In the ocean, mesoscale eddies are everywhere. In fact, about 90% of the ocean’s kinetic energy is contained within these ubiquitous, ~100 km swirling vortices. We know how these eddies form, through a process known as baroclinic instability, where density surfaces are tilted too steeply and become unstable. What remains unclear however, is what happens to this energy when eddies die. This knowledge gap is a key uncertainty in ocean/climate models that parameterise ocean eddies, like the state-of-the-art CMIP6 models used in the latest IPCC report.
What we do know however, is where these eddies typically go to die: ocean western boundaries. Using satellite-based altimetry we can observe westward propagating mesoscale eddies as they reach ocean western boundaries, like the east coast of the United States, and disappear. What happens to this eddy energy at western boundaries then becomes a question of the direction of the energy cascade. An eddy may become entrained within the larger scale flow features of the region in what is known as an inverse or reverse energy cascade (from mesoscale to large scale). Alternatively, an eddy may interact with the topography along the ocean boundary, forming smaller scale features that eventually dissipate as turbulence. This is what we call a direct or forward energy cascade.
During my post-doc at the University of Southampton, I was part of the MeRMEED (MEchanisms Responsible for Mesoscale Eddy Energy Dissipation) project led by Eleanor Frajka-Williams. We set out to observe and quantify the strength of the direct energy cascade in mesoscale eddies at an ocean western boundary by measuring the turbulence generated as eddy flow interacts with topography. Our chosen study region was just offshore of Great Abaco, Bahamas, where we already have observations of possible eddy-topography interactions from mooring-based measurements and satellite altimetry (Fig. 2). Over the course of two years, the plan was to use a relatively small vessel to perform a short but intensive survey of the flow and turbulence along the steep and rough slope offshore of Great Abaco during several different eddies.
To understand how eddy flow-topography interactions can lead to an increase in turbulence and an eventual dissipation of eddy energy, we required detailed measurements of two key variables: the sub-surface velocity and the turbulent dissipation. For sub-surface velocity measurements, we used an Acoustic Doppler Current Profiler or an ADCP. Our chosen vessel, the R/V F.G. Walton Smith of the University of Miami (Fig. 1), came equipped with an ADCP mounted to the hull of the vessel, allowing us to perform a comprehensive survey of the eddy flow offshore of Great Abaco. To complement these measurements, we used a Vertical Microstructure Profiler or VMP to estimate turbulent dissipation (Fig. 3). The VMP is specialist piece of equipment that measures centimetre to millimetre scale changes in vertical gradients of velocity and temperature. By examining the spectra of these small-scale changes, we can then make estimates of the turbulent dissipation to tell us how much of the eddy flow’s kinetic energy is dissipated along the western boundary offshore of Great Abaco.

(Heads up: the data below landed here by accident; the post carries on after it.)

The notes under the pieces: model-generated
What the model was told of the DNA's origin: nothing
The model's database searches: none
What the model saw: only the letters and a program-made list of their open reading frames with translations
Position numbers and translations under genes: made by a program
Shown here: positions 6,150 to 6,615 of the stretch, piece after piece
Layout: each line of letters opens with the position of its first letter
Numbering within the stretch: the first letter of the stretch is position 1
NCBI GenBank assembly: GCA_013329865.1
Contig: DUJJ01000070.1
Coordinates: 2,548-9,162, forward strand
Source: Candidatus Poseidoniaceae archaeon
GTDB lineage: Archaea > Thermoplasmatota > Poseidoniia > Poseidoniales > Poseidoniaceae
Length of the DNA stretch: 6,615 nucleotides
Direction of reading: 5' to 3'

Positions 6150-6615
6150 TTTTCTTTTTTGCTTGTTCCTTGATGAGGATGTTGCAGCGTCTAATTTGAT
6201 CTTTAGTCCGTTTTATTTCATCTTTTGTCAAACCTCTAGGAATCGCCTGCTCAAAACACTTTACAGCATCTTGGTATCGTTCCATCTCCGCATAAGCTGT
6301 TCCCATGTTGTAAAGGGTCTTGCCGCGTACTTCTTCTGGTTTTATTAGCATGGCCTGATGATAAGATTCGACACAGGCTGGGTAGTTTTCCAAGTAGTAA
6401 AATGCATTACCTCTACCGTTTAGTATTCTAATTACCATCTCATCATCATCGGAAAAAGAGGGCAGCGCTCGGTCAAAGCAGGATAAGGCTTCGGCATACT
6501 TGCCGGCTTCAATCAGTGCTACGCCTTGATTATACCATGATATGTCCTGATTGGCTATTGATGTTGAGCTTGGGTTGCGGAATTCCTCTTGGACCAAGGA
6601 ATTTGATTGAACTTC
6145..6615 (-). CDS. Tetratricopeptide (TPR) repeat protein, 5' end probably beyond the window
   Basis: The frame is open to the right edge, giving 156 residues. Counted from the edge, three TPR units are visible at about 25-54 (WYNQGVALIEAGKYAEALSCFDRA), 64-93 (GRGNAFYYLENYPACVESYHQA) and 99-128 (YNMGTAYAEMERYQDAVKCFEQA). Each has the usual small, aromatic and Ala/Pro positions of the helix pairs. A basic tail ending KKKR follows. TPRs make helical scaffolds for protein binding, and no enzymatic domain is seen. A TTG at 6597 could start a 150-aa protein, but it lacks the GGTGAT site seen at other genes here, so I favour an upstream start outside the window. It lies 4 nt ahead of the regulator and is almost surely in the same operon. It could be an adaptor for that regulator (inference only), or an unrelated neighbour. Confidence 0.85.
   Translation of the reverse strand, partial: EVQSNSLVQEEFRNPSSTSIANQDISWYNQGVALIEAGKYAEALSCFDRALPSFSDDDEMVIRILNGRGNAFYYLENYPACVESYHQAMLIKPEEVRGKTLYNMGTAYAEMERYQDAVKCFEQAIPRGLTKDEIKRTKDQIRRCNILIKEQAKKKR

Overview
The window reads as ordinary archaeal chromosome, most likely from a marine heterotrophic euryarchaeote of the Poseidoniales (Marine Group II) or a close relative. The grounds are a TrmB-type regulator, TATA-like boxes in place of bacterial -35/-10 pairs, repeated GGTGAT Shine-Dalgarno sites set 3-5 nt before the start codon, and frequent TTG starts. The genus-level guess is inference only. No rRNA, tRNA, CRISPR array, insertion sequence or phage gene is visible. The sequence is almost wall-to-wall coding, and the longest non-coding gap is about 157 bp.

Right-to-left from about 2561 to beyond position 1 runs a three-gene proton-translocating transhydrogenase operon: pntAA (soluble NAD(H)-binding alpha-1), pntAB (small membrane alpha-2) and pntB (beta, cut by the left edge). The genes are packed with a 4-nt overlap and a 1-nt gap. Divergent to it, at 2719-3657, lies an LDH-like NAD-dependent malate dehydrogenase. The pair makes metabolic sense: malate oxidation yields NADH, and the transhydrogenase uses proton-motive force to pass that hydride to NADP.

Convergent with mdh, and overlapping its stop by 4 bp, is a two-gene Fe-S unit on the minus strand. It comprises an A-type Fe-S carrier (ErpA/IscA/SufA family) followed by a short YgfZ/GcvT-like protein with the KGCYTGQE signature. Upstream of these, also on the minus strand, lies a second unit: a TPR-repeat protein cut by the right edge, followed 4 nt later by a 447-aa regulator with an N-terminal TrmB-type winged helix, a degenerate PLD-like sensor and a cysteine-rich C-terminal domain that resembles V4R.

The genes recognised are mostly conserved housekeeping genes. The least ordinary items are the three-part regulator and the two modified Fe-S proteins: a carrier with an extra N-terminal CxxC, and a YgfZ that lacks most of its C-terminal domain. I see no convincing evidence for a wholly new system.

Our measurements across three different mesoscale eddies revealed a whole host of eddy flow-topography interactions that led to increased turbulence and dissipation of the eddy flow’s kinetic energy. For example, we observed several regions of strong vertical and horizontal gradients in velocity linked to interactions between the eddy flow and topography where we also observed increased turbulence. Turbulence was also stronger where the eddy flow is forced over bumps in the topography including the generation of internal gravity waves, which are linked to the presence of a hydraulic jump. Our work has therefore shown us that the interaction between eddies and the steep and rough slope at an ocean western boundary can lead to turbulent energy dissipation within the eddy flow. However, does the energy dissipation observed during our surveys explain the decay of eddy energy observed at western boundaries via satellite altimetry?
To answer this question, we again used satellite altimetry to track every eddy that entered our study region and “died”. We estimated the energy of these eddies and monitored the decay of their energy over time within our study region. Comparing this satellite-based estimate of eddy decay rate to the turbulent dissipation measured during our surveys, we find that these separate estimates agree very closely. This suggests that offshore of Great Abaco, eddy energy is lost through a forward cascade of energy, as the mesoscale eddy flow interacts with the steep and rough slope, forming smaller scale features that eventually lead to the generation of turbulence and an increase in the dissipation rate.
The MeRMEED project has shown us that the death of mesoscale eddies at ocean western boundaries can in some cases be explained through a forward cascade of energy, where eddy-topography interactions lead to smaller scale flow features that eventually dissipate as turbulence. The question remains, however: are our results relevant for other ocean western boundaries beyond this particular region offshore of Great Abaco? And further, how should these findings inform eddy parameterisations in the next generation of ocean/climate models? These remain open questions that will no doubt guide the future research within this field.